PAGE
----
Saturday, May 19, 2018

Saturday Stories: Non-Partisan Facts On Gaza, Fake News, and Vaginal Microbes

Yair Rosenberg, in Tablet, with a must read on the Gaza protests - especially if you see the issue as having one narrative being clearly in the right.

Franklin Foer, in The Atlantic, on fake news and the end of reality.

Olga Khazan, in The Atlantic, on sugar daddies, vaginal microbes, and HIV

Bookmark and Share

Thursday, May 17, 2018

How Many Calories Your Meal Has May Depend On Which Tracker You're Using

First, let me get this out of the way.

The currency of weight is calories. True, not all calories have the same impact on health or satiety, and also true, people aren't walking math formulas, but that doesn't change the fact that you need a surplus of calories to gain and a deficit to lose, and that the false dichotomy suggesting it's only worth caring about either quality or quantity of calories is just plain dumb.

But the story here isn't about that. The story here stems from the fact that my office is currently in the development stage of a mobile app which in turn will include a food diary.

Right now we're trying to figure out which calorie and food database to licence, and as part of that process one of our office's terrific RDs, Lauren Lejasisaks, chose 4 online recipes and crunched numbers using myfitnesspal, calorieking, and another third party database that we're considering licensing.

Turns out, they're all different. And not by small margins! The very same ingredients entered into those 3 different databases yielded results that differed by as much as 40%.

As to which is right?

I have no idea.

And it probably doesn't matter as much as you might think.

Though there's certainly value in having an inkling of where you might be at calorie wise (or carb wise if you're tracking that instead), probably the bigger value of record keeping is in the context of its service as a conscious reminder of the behaviours that you're trying to change. And if you're keeping a food diary regularly, you'll be reminding yourself multiple times per day, and so long as you don't use your food diary as a negative, blunt, tool of judgement, those reminders will help you to make more informed and thoughtful dietary decisions.

Bookmark and Share

Tuesday, May 15, 2018

The Ontario Science Centre Just Hosted Cheetos' 3-Day, Immersive, Kid-Targeted, Advertisement

From the WTF files comes Ontario's Science Centre's hosting of the Cheetos Museum this past Mother's Day weekend.

What's a Cheetos museum?

It's a mobile, immersive, advertising experience for Cheetos.

Was there any science you ask?

Nope.

The "promotional activity" (that's what it was called by the Ontario Science Centre in a now no longer hosted webpage online) involved hunting for Cheetos with identifiable shapes, swinging on a Cheetos branded swing, and taking pictures with Cheetos' mascot Chester.
So why would the Ontario Science Centre have hosted it?

Money?

I mean it's difficult to imagine it was there for any other reason given there's zero scientific content. The timing also seems to suggest money as the likelihood is that Mother's Day weekend is one of the Science Centre's busiest of the year - and that would command higher dollars.

All this to say, a live exhibit demonstrating the science of marketing junk foods to kids, by marketing junk food to kids, probably isn't one I'd have recommended to the Ontario Science Centre.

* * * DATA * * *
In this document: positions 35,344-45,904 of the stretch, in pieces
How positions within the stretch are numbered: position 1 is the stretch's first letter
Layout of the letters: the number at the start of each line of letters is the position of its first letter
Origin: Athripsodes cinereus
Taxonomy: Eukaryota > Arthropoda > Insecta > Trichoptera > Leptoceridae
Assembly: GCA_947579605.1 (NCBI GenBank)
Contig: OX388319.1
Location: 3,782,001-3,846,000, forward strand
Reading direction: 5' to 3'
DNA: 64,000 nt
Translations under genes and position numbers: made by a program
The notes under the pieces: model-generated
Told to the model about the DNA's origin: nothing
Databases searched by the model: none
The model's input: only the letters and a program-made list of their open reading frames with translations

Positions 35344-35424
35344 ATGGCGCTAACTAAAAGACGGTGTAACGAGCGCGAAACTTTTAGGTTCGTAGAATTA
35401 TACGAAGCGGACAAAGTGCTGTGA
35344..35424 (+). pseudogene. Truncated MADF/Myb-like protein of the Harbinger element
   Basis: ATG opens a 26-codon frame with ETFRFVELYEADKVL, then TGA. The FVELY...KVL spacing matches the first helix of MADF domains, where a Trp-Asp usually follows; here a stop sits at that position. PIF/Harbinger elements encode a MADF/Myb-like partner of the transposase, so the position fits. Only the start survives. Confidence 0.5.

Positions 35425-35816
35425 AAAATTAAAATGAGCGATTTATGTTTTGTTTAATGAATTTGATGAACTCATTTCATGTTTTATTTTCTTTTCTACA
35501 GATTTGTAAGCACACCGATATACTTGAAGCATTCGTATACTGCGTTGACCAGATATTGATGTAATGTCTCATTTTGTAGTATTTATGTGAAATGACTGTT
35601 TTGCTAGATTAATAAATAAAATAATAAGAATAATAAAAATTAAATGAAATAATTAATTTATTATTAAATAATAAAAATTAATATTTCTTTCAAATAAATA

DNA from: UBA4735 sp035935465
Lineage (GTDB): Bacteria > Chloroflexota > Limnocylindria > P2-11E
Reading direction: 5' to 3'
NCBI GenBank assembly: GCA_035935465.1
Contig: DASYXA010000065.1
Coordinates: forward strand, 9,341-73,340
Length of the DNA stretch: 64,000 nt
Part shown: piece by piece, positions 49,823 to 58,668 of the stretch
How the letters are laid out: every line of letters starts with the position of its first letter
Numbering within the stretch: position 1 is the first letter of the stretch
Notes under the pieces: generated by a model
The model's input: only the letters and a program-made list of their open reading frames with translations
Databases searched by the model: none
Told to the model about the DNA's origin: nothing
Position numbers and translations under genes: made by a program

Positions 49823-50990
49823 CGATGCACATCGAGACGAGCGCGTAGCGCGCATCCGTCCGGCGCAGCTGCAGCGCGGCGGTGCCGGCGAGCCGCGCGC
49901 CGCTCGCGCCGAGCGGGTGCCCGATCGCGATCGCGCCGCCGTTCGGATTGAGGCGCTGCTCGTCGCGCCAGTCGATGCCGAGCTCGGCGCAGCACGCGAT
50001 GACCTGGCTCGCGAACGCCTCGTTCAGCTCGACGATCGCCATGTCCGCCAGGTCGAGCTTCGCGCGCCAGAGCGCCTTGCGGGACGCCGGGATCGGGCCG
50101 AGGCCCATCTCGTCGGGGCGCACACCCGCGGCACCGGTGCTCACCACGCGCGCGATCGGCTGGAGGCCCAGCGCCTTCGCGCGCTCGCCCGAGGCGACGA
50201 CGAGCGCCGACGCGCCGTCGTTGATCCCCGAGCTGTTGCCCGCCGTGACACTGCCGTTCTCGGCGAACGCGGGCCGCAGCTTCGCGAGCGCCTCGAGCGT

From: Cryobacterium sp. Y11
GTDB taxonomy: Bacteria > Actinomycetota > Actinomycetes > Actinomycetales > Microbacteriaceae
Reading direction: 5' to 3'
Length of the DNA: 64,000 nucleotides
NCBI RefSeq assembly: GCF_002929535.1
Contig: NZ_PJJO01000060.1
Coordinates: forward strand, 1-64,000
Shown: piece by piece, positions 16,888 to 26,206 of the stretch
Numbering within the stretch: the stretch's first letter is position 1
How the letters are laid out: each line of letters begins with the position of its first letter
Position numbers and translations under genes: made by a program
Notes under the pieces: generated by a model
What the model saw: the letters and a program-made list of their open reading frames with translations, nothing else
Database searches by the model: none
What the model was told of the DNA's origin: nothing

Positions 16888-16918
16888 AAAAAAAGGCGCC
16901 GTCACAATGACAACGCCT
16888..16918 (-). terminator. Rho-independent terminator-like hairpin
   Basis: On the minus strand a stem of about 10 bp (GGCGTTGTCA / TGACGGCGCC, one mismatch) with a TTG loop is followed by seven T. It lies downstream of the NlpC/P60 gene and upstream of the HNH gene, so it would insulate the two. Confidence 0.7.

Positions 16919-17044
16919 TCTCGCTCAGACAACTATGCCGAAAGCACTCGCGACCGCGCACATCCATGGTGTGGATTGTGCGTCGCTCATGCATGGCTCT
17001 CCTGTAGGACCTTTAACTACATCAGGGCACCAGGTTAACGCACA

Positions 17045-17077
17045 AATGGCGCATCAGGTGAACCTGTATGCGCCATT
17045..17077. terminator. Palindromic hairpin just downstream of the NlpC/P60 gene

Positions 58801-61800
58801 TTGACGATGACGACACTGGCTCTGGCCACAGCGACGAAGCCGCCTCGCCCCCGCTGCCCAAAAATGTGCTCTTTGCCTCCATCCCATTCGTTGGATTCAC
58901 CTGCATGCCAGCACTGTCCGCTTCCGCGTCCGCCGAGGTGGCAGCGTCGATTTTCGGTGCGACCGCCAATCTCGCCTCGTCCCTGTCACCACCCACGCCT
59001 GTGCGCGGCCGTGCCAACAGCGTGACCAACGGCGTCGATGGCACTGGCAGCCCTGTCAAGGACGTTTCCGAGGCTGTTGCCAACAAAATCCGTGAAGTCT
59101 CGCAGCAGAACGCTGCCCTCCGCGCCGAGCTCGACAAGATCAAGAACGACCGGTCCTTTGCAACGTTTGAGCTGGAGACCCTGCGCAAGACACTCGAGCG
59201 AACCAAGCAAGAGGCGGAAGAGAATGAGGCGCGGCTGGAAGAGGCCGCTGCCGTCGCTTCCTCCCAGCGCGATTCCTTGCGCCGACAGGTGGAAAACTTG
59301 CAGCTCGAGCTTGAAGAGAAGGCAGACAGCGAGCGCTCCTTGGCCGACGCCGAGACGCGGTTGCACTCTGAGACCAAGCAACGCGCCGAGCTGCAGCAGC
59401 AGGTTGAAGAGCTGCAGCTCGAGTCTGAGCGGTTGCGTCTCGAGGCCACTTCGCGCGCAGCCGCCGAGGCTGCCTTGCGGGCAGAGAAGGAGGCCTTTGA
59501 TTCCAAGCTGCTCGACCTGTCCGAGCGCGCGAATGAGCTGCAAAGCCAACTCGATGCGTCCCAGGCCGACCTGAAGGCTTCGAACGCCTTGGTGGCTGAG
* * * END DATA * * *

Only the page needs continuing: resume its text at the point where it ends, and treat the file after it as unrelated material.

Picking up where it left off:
(And I don't think the Ontario Science Centre is all that proud of it either given there's not a tweet or a Facebook post from them to be had about this particular promotional activity.)

[Thanks to Michelle Bernardo for sending my way]

Bookmark and Share

Saturday, May 12, 2018

Saturday Stories: Blue Blood, Obesity, and "Silencing"

© Hans Hillewaert / 
Sarah Zhang, in The Atlantic, on the last days of the blue blood harvest.

Harmony Cox, in Narratively, on her life as a public health crisis.

Nathan Robinson, in Current Affairs, on being loud despite being "silenced".

Bookmark and Share

Thursday, May 10, 2018

Pro-Tip: Copying Food Industry Press Releases Is Neither Helpful, Nor Journalism

So I saw this story published by Global News. It's about grain consumption in Canada and the headline sure is strong,
"University of Saskatchewan study shows importance of grain to Canada’s diet".
When I clicked through I read about researchers who by way of a cluster analysis of Canadians' grain consumption patterns, concluded that 80% of Canadians aren't eating enough grains and that as a consequence, they're apparently at risk of deficiencies in folic acid, some B vitamins and iron.

Oh, I also learned that
"there's less research supporting the benefits of enriched grain foods, sometimes referred to as refined grains"
and that refined grains are,
"important food sources for delivering key nutrients in the Canadian diet".
And that
"research suggests eliminating grain foods from diets is not associated with the body mass index (BMI)."
That the story reads like a press release is not a coincidence, because the same day the story ran, so too did this press release from the Healthy Grain Institute.

When I compared the two, it turns out that the Global News story was 49.5% identical to the Healthy Grains Institute press release.

Personally, I don't think the information in the press release warranted any news coverage, but if you're going to actually cover it, at the very least it'd be useful (and I think expected) to see:
  • That there actually isn't a published study, but rather just a presentation at a conference that was being hyped by a press release. 
  • Anything at all about what confounders were considered (or not considered) in the cluster analysis.